And from earlier this year:
Meanwhile, I still firmly remain that the Google “problems” and “fears” could be seen and dealt with in an industry-wide way. As I wrote about personalized search, when I raised that warning flag about Google seeming to want too much:
So many companies today offline (banks, credit cards, loyalty cards, credit reporting agencies) hold much more information about me personally than Google does. And Google’s peers are doing much of what Google itself wants to do. Don’t solve the Google problem. Solve the problem, whatever it is, in a comprehensive way. If that means better privacy protection, then give it to me across the board.
So if Microsoft and Ask are making this happen, hallelujah. But here’s how these joint announcements typically go. The players look to exclude as many of the other players as possible until the last minute, or invite them after the fact, to keep the PR glory mostly to themselves. It could be that Google and Yahoo were asked to take part with plenty of time to review the planned press releases but decided not to. I sort of doubt that. Instead, they either weren’t asked or asked so close to the release date that there wasn’t enough time to give it any proper review (Microsoft and Ask would have had plenty of time). [NOTE: See postscript below; Google says it wasn’t asked].
That kind of sucks. An industry effort really should start on better terms. Ask, in particular, shouldn’t be playing this game. After being left out of prediscussions on things like nofollow or sitemaps, excluding Google and Yahoo perhaps might feel like sweet revenge, but privacy is too important for PR games.
Still, the PR game is working. It got Google moving earlier this year, and the rest of the gang is following behind, with consumers likely to benefit. As Between The Lines puts it:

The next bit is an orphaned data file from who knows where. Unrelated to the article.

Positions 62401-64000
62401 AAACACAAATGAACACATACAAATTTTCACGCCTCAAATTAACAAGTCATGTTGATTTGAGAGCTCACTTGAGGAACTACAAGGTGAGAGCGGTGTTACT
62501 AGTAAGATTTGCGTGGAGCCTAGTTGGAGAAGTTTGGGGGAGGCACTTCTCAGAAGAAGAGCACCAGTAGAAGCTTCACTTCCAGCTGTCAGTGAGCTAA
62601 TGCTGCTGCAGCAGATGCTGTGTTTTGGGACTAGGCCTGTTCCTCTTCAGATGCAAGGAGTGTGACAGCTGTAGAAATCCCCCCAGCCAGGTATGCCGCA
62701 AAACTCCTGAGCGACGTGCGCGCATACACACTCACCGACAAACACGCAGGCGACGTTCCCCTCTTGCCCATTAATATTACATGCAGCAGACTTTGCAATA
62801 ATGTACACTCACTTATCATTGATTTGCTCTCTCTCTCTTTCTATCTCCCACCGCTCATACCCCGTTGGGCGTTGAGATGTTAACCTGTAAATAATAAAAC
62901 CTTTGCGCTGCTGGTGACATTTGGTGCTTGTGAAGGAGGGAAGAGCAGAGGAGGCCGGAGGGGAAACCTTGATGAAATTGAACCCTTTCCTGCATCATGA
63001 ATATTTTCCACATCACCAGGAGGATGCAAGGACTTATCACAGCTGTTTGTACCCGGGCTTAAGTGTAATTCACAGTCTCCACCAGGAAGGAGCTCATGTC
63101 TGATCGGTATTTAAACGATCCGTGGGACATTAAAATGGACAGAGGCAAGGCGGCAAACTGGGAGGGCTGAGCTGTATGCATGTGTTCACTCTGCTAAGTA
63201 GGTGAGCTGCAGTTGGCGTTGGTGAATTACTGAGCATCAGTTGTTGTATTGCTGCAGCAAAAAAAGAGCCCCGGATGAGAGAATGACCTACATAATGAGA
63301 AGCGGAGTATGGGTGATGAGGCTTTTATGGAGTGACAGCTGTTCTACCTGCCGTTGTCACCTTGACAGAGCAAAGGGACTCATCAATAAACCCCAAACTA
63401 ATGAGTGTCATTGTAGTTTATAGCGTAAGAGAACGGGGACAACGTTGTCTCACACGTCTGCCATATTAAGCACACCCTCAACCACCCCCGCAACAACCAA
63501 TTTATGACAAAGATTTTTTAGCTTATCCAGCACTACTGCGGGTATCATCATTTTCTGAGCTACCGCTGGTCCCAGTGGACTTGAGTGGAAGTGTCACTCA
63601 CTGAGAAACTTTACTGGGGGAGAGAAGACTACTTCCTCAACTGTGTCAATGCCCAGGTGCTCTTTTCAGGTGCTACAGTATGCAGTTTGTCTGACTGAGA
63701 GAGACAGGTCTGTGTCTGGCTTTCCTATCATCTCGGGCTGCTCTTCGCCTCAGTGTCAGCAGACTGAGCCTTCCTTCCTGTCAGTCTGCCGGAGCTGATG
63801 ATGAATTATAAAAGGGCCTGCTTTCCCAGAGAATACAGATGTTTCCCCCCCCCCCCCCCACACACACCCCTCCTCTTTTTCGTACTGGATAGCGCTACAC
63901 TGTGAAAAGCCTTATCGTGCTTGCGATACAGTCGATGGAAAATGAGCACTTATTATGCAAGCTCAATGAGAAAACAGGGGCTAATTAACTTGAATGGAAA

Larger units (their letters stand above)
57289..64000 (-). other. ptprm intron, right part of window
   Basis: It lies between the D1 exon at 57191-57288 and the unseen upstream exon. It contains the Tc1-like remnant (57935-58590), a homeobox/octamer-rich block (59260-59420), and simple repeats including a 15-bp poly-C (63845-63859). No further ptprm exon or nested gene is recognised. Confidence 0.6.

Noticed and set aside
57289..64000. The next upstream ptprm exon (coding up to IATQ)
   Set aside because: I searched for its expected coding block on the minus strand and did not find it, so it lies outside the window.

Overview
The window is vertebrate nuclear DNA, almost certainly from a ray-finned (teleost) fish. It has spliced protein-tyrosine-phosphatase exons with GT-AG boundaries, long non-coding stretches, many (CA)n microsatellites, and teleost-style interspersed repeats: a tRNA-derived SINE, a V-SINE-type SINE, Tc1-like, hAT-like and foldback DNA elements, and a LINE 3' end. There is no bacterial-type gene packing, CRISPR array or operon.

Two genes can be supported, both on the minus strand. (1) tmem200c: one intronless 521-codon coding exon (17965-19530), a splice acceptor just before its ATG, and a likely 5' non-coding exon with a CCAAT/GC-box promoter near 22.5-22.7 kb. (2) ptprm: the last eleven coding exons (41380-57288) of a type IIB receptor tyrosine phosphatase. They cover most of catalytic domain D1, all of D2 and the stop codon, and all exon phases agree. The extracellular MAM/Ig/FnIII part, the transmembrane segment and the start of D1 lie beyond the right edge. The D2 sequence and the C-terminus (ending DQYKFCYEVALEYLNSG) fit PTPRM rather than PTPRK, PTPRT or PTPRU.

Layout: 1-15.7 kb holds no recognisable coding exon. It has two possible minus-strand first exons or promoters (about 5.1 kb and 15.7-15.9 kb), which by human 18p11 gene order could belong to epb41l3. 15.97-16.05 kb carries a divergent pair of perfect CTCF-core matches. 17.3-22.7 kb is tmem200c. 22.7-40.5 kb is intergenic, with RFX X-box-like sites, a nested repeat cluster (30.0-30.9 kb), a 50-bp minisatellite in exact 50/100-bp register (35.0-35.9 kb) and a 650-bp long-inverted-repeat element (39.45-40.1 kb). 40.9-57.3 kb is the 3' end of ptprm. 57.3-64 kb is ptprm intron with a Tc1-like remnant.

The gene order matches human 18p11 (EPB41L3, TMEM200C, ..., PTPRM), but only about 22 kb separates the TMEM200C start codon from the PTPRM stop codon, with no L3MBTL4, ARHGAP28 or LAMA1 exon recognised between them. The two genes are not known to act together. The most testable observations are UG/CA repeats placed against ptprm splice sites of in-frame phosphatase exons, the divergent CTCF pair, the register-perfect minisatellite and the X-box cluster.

Personally, I hope the effort to form an industry standard stalls. If there’s no standard search engines will try to outdo each other on the privacy front. If we’re lucky search histories on file will get closer to zero.
Aside from the PR front, there’s a crucial reason Microsoft wants to have industry standards on privacy. That’s to provide cover for getting even more personalized with your searches.
Microsoft probably does the most extensive search profiling of any of the major search engines. How can it tell advertisers they can target people by sex or age or other demographics? Because it actively profiles people who have registered with its services, to track and monitor what they search for. Last December, the Wall Street Journal did a look at this:
If someone types in “compare car prices” on Live Search, Microsoft’s computers note that the person is probably considering buying a vehicle. The computers then check with the list of Hotmail accounts to see if they have any information on the person. If they do, and an auto maker has paid Microsoft to target this type of person, the computer will automatically send a car ad when she next looks at a Microsoft Web page. As a result, people should see more ads that are of interest to them. “We know what Web sites they have visited and what key words they used,” says Mr. Dobson. “We can deduce what their interests are.” Microsoft says that in testing in the U.S., behavioral targeting increased clicks on ads by as much as 76%.